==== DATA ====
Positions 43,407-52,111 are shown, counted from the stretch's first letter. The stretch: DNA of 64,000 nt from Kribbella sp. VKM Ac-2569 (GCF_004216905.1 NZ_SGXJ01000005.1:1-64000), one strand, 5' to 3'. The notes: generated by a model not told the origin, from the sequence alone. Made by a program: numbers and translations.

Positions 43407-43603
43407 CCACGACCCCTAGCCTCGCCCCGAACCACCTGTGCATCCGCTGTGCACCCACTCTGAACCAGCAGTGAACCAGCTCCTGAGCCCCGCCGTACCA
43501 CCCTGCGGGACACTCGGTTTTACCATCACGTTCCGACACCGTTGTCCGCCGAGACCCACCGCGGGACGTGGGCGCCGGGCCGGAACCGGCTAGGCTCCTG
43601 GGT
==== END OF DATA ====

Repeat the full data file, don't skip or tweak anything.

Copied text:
Positions 43,407-52,111 are shown, counted from the stretch's first letter. The stretch: DNA of 64,000 nt from Kribbella sp. VKM Ac-2569 (GCF_004216905.1 NZ_SGXJ01000005.1:1-64000), one strand, 5' to 3'. The notes: generated by a model not told the origin, from the sequence alone. Made by a program: numbers and translations.

Positions 43407-43603
43407 CCACGACCCCTAGCCTCGCCCCGAACCACCTGTGCATCCGCTGTGCACCCACTCTGAACCAGCAGTGAACCAGCTCCTGAGCCCCGCCGTACCA
43501 CCCTGCGGGACACTCGGTTTTACCATCACGTTCCGACACCGTTGTCCGCCGAGACCCACCGCGGGACGTGGGCGCCGGGCCGGAACCGGCTAGGCTCCTG
43601 GGT